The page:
The Kingdom, Op.51 – Oratorio in Five Parts to a text compiled by the composer
Erin Wall (soprano; Blessed Virgin), Catherine Wyn-Rogers (mezzo-soprano; Mary Magdalene), Andrew Staples (tenor; St John) & Christopher Purves (baritone; St Peter)
BBC National Chorus of Wales
BBC Symphony Chorus
BBC Symphony Orchestra
Sir Andrew Davis
Reviewed by: Colin Anderson
Reviewed: 18 July, 2014
Venue: Royal Albert Hall, London
The First Night of BBC Proms 2014 was devoted to Elgar’s The Kingdom. An esteemed Elgarian, Andrew Davis, conducted. Premiered in 1906, The Kingdom is the second part (following The Apostles, 1903) of a planned triptych, culminating with The Last Judgement, that was not to be realised, despite the composer living until 1934 and creatively filling his catalogue with symphonic output, albeit his last years were not particularly productive and he left the Third Symphony unfinished (to be completed by Anthony Payne) and the final oratorio equally fragmentary.
Sir Adrian Boult, who made the first recording of The Kingdom, reckoned it was a finer work than the one-off The Dream of Gerontius (1900), but whereas Elgar’s amazing setting of Cardinal Newman’s lengthy poem is consistently inspired and mesmerising, The Kingdom can sag a little. That said it contains some truly wonderful music. Andrew Davis led-off with a ‘Prelude’ that was initially urgent, always vividly detailed and revealed a keen sense of wonderment and empathy, luminously responded to by the BBC Symphony Orchestra with playing at once eloquent, tender and rousing. And that ‘Prelude’ sows many musical seeds, not least a succession of spiritually glowing mottos, which, even if they return too often during the 90-minute whole, inveigle the listener in a manner that is both transporting and soul-searching, amply and righteously delivered here.
Intended as the central panel of the trilogy, The Kingdom is sometimes described as its “slow movement”. On its own terms, it is the next step without being the last word. Davis’s flowing but flexible conducting made it as cohesive as possible, wonderfully grand when needed and loaded with subtleties, which carried effortlessly in this vast auditorium. As did the contributions of the solo singers as well as the organ’s subterranean foundation – an apposite word given the apostles’ zeal to establish the church around the world; reflected in the universal nature of Elgar’s music – it would be idle to call it English – for, in this context, he clearly knew Wagner’s Parsifal and J. S. Bach’s Passions. The Kingdom touches nerves, consoles, enlightens and thrills. And Elgar’s text doesn’t preach; rather it recounts and states ideals.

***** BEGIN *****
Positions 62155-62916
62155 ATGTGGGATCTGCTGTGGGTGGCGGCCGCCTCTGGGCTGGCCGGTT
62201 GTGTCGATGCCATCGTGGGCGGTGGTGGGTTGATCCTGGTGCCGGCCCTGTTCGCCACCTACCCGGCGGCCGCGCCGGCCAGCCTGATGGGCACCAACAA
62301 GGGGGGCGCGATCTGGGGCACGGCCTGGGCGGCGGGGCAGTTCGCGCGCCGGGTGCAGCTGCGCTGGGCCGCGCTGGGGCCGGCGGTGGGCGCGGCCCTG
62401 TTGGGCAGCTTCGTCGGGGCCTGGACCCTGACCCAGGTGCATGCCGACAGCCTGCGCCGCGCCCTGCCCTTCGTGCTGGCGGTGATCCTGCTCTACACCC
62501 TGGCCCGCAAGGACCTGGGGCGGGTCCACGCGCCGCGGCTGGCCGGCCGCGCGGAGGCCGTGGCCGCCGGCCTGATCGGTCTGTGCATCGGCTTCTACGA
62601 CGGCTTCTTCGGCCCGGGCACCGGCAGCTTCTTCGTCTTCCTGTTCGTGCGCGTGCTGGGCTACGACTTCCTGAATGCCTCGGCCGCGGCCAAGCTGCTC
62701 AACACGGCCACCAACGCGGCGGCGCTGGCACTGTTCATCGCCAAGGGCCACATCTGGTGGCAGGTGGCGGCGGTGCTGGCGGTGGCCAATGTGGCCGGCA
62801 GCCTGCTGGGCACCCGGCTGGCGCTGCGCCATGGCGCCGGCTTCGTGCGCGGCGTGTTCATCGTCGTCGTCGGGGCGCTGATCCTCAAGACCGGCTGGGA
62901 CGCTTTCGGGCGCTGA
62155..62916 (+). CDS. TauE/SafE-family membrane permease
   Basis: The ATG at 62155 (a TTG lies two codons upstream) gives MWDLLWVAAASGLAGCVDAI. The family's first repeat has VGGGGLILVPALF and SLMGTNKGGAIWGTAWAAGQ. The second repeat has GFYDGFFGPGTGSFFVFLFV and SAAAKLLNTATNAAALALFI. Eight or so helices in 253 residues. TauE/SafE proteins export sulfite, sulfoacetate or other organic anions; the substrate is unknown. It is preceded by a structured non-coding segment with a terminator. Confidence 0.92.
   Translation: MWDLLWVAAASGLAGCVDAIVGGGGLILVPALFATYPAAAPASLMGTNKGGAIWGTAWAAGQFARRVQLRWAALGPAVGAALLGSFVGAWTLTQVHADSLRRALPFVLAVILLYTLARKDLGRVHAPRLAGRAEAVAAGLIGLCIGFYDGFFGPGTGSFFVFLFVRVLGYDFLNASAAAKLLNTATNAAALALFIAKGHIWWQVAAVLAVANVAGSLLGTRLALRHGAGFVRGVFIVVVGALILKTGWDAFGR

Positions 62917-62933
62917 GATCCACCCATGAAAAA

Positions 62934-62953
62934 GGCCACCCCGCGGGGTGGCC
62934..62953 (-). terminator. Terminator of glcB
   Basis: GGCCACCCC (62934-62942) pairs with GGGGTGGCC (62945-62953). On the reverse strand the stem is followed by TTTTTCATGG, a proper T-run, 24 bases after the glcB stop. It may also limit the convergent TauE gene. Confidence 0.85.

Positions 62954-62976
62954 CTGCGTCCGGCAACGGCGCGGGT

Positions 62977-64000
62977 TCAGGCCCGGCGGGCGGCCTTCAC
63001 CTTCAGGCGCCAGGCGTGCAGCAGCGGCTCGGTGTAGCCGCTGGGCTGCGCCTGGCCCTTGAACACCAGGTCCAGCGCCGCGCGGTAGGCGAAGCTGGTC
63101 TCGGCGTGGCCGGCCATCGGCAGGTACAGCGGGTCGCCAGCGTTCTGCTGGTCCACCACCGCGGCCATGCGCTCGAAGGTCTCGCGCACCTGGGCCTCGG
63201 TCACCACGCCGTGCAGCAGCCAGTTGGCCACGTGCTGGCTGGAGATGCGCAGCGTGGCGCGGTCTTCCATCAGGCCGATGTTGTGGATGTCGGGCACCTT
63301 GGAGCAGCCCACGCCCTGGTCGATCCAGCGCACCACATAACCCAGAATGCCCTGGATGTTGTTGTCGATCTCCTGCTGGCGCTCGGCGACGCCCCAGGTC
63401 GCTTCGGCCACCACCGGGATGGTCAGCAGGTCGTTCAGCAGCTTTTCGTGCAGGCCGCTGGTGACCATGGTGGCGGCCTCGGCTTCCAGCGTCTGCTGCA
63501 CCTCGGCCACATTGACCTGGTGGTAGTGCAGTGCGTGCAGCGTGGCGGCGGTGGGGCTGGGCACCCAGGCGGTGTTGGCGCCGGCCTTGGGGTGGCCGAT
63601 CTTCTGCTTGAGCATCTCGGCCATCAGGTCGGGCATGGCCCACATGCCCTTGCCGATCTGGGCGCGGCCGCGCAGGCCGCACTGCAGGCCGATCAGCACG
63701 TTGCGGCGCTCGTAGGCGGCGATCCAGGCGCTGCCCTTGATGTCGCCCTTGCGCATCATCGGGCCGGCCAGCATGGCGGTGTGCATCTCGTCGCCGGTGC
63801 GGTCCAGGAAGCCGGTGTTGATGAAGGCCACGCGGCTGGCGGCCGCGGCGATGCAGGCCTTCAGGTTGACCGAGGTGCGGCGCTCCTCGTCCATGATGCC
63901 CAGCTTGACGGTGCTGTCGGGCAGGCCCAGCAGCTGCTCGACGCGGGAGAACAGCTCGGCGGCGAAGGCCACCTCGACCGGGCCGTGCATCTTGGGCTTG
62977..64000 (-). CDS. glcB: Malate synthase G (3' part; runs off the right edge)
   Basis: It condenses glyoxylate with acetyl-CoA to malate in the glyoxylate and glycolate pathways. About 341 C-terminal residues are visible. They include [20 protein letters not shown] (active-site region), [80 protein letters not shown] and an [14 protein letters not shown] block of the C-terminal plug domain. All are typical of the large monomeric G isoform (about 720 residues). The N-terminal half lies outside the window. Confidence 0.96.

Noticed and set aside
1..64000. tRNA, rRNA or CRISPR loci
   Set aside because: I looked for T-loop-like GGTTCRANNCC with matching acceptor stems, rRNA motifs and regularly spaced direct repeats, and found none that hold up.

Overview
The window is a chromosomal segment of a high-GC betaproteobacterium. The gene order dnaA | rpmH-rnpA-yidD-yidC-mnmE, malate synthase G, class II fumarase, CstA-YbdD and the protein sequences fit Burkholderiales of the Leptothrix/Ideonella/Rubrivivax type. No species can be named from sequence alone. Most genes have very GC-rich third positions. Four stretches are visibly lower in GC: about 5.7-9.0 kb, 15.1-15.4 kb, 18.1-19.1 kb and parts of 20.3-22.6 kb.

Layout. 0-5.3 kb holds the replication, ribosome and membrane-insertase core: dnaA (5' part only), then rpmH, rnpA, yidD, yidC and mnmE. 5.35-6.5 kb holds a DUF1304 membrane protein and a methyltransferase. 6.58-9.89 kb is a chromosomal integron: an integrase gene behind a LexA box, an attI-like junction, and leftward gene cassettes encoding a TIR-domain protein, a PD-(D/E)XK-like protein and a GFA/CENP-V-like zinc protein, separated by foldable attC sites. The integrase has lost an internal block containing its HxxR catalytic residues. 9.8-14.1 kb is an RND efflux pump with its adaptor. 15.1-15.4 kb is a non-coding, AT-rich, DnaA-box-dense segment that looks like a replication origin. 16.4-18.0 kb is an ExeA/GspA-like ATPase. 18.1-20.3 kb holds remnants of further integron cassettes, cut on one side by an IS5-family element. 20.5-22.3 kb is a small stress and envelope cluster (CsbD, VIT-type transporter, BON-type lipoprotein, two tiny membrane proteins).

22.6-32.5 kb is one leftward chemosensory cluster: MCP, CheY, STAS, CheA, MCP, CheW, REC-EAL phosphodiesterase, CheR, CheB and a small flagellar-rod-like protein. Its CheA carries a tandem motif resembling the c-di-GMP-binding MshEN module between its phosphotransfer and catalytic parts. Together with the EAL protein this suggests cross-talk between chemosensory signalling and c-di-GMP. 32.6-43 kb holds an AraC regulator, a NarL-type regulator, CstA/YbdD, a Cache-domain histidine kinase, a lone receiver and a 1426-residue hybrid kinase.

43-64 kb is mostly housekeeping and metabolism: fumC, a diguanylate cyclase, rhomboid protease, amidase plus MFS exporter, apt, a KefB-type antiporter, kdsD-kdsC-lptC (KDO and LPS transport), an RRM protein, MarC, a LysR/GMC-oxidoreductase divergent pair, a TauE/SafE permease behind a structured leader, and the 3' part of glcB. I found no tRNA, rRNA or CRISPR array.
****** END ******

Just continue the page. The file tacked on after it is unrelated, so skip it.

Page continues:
Whether a believer or not, this is music that surely speaks to all – me, I have no idea, I just hope there is something beyond ‘life on earth’ – ranging from hushed stillness to ecstatic outpouring, and avoiding the burning of incense, the Royal Albert Hall coming into its considerable own – taking the loudest fortissimo with ease and captivating the listener to the heart of the most intimate moments – such as Mary’s ‘The sun goeth down’ (to close Part 4, ‘In Solomon’s Porch’), which included exquisite violin solos from Stephen Bryant. The vocal soloists were consistently excellent and the large combined choir superb in every particular, and for all the choral personnel the balance remained expertly judged.
Indeed the only black-spot on the evening – aside from those few who think requests for switching off mobiles do not apply to them – were the clappers, although even that lot took until after Part 3 to intrude the rapt atmosphere; worse, though, was the too-early applause that broke the significant silence that had been magically faded to at the very end … and even with Davis’s arms aloft – therefore the performance was continuing – in crashed the wreckers. But let’s not dwell on this (or BBC TV’s colour chart), for this was a magnificent outing for a great if flawed score, which sustained its airy description, opulence, expressive meditation and endeavoured narration, Elgar’s virtuoso orchestration relished, Davis totally assured as to where the music’s peaks are, and with a few enigmas (Elgar was good at those) remaining to puzzle. The performance (wisely given without an interval) needed to be really quite something for the Royal Albert Hall was oppressive and super-hot (once again the venue’s air-conditioning or lack of it comes under scrutiny), with at least one fainter and quite a few people leaving at various points, presumably due to the heat.
First Night it may have been, but this date was also farewell from Roger Wright – the departing Controller of BBC Radio 3 and Director of the BBC Proms. Mr Wright now goes on to run the year-round Aldeburgh Music – all the very Best of British to him.